Category Archives: Great Finds

Annieglass Debuts New Spring Collection, Plus A Food Gal Giveaway

https://www.annieglass.com/shop/product/grove-large-plank-cheese-board

A stunning hand-made glass cheese board by Annieglass. (Photo by Annieglass)

 

Looking for a perfect bridal shower gift? Or wedding gift? Or perhaps just something new and pretty for your own entertaining needs?

Annieglass has you covered with its new spring line.

Watsonville designer Annie Morhauser has been handcrafting unique glassware for more than 30 years. Made in her Watsonville studio, her elegant pieces have been featured at the Bellagio Hotel and Casino, and at the Four Seasons resorts. Celebs Jennifer Aniston and John Grisham are reported fans, too.

You’ll find the designs at her store, which opened last year in San Jose’s Santana Row.

Annieglass debuts new collections only twice a year. The new spring collection is all about spring blooms with bowls and glasses with scalloped, petal edges. The pieces range in price from $67 to $240.

The new spring collection by Annieglass. (Photo by Annieglass)

The new spring collection by Annieglass. (Photo by Annieglass)

CONTEST: See that gorgeous Annieglass large Grove Plank Cheese Board at the top of this post? The wood grain and knots were actually textured using wood grain from an actual tree. The 15-by-8-inch hand-made glass board (valued at $113) is durable, chip-resistant and dishwasher-safe. It’s one of Annieglass’ best sellers.

Imagine serving cheese, crackers, fruit or canapes to friends and family from that stunning piece. You can — if you’re the winner of this contest.

One lucky Food Gal reader will receive that glass board. Entries, limited to those on the continental United States, will be accepted through midnight PST April 16. Winner will be announced April 18.

How to win?

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Fill’er Up in Los Angeles

How pretty is this lemon cake from Sycamore Kitchen?

How pretty is this lemon cake from Sycamore Kitchen?

Sycamore Kitchen

Sure, they serve lunch, but I was there for the baked goods. But of course.

Husband and wife owners Quinn and Karen Hatfield cooked for a spell in San Francisco, before departing for Los Angeles to open Hatfield’s. In 2012, they also opened the Sycamore Kitchen, an urban cafe and bakery with a large outdoor patio.

Karen is a long-time pastry chef, so it’s no surprise that the pastries excel here.

How good are they?

Let’s start with the buttercup ($3.50), the renamed version of a kougin-amann. It’s buttery alright. It’s also the closest kouign-amann I’ve found to that of Belinda Leong’s of B. Patisserie in San Francisco and John Shelsta’s of Howie’s Artisan Pizzeria in Redwood City (he trained with Leong). It’s golden and crisp, with airy layers that are just a smidge heavier in texture than Leong’s and Shelsta’s versions. It’s a dream to nibble on.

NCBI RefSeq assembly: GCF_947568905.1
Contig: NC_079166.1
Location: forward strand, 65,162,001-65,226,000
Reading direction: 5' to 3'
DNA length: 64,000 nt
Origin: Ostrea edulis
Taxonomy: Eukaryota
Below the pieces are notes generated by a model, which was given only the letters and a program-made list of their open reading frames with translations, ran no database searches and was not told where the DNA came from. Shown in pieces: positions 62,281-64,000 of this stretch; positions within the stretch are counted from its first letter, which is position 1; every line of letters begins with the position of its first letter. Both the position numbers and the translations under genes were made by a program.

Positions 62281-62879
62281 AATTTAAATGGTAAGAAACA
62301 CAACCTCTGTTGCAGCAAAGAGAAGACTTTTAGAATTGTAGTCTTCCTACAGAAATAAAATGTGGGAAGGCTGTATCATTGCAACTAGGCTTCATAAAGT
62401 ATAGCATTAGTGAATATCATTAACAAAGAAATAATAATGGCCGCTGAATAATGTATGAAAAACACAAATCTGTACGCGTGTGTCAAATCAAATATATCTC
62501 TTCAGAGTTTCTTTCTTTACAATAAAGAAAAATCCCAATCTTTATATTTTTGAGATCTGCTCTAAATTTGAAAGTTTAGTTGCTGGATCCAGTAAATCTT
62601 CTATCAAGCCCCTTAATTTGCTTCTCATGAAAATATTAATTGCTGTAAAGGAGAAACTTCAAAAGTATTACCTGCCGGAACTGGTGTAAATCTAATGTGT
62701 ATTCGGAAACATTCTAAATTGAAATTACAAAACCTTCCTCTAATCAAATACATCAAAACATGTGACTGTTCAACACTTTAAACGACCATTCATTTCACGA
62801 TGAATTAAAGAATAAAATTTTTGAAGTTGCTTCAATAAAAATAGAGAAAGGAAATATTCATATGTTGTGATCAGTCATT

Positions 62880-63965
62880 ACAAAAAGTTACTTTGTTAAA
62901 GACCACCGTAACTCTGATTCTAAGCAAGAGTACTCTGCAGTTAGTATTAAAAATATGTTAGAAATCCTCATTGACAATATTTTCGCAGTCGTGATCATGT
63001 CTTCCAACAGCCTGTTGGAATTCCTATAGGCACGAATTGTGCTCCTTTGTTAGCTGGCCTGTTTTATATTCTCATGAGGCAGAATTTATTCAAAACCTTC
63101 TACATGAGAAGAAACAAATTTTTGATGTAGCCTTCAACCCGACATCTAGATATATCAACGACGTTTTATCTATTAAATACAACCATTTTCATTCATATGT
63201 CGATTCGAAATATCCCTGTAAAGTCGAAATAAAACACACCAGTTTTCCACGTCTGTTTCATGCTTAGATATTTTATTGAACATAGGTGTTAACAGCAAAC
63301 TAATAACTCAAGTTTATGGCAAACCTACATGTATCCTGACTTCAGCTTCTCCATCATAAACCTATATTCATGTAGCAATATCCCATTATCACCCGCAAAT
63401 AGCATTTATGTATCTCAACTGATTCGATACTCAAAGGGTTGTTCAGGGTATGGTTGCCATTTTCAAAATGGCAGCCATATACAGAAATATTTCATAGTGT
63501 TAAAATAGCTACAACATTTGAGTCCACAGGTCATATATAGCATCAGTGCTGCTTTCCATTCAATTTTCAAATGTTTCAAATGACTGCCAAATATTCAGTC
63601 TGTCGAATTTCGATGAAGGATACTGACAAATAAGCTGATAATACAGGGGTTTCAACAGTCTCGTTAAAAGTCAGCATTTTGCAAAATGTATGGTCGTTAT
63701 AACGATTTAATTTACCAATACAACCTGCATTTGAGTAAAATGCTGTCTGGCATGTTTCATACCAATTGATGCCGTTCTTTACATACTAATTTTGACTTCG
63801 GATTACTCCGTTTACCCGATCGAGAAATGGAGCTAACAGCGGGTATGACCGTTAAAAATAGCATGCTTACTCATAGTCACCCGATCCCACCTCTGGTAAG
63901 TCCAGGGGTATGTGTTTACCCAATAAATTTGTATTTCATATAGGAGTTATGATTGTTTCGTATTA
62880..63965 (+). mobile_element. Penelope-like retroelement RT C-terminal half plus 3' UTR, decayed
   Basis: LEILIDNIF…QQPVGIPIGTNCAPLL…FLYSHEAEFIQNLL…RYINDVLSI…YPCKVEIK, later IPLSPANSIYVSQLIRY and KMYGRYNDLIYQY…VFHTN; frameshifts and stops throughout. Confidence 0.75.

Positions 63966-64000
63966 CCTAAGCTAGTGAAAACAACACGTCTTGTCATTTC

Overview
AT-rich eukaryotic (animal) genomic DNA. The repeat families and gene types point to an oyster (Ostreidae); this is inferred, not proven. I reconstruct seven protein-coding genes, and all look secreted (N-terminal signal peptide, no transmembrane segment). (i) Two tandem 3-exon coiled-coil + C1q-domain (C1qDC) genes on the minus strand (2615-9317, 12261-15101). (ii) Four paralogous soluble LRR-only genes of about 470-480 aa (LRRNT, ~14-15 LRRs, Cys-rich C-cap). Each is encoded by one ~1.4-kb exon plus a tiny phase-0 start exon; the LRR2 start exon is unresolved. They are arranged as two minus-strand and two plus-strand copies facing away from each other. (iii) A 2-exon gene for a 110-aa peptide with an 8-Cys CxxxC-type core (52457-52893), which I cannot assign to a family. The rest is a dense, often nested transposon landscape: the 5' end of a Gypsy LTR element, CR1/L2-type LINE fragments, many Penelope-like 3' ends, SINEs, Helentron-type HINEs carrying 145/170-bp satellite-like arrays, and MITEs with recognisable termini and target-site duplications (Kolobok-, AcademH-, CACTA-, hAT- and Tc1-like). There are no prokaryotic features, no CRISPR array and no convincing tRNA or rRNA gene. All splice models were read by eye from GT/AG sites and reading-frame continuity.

The buttercup (kouign-amann).

The buttercup (kouign-amann).

Yes, this is a babka.

Yup, this is a babka.

Then there are the cookies. At first glance, they look incredibly flat and thin — almost as if they were a mistake. But take a bite of the rice crispy cookie ($2.50) and the oatmeal toffee cookie ($2.25) and you know they were baked with purpose. The thinness means they are somehow crisp and chewy through and through. Brilliant.

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Pique — Taste the Newest Revolution in Tea

A new way to enjoy tea.

A new way to enjoy tea.

 

Pique will definitely pique your interest and taste buds.

Imagine brewing a cup of tea — without any loose leaves or tea bag involved.

Pique makes it possible with its genius tea crystals.

Simon Cheng, who grew up in Hong Kong and California, founded the San Francisco company. A lifelong tea aficionado, he wanted to find a better, more convenient way to enjoy a cup of tea.

So, he brewed tea, then removed the leaves, before distilling it into crystals that are packed into individual one-cup packets.

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Hammy Holidays, Plus A Snake River Farms Giveaway

A bone-in ham to put all others to shame. From Snake River Farms.

A bone-in ham to put all others to shame. From Snake River Farms.

 

I often keep old Christmas cards, and sometimes the gently-used ribbons and bows, too.

But one thing I make a point never to discard is something all together different.

Bones.

From the Thanksgiving turkey. From the Christmas ham.

They are always wrapped carefully with aluminum foil, then tucked inside a heavy-duty plastic bag in a safe place in my freezer.

Until January.

That’s when I take them out for their intended purpose, one that I look forward to every year after the holiday season.

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